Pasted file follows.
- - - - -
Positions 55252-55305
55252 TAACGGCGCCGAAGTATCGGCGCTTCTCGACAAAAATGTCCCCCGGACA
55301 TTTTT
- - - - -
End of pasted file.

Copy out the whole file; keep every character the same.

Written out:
Positions 55252-55305
55252 TAACGGCGCCGAAGTATCGGCGCTTCTCGACAAAAATGTCCCCCGGACA
55301 TTTTT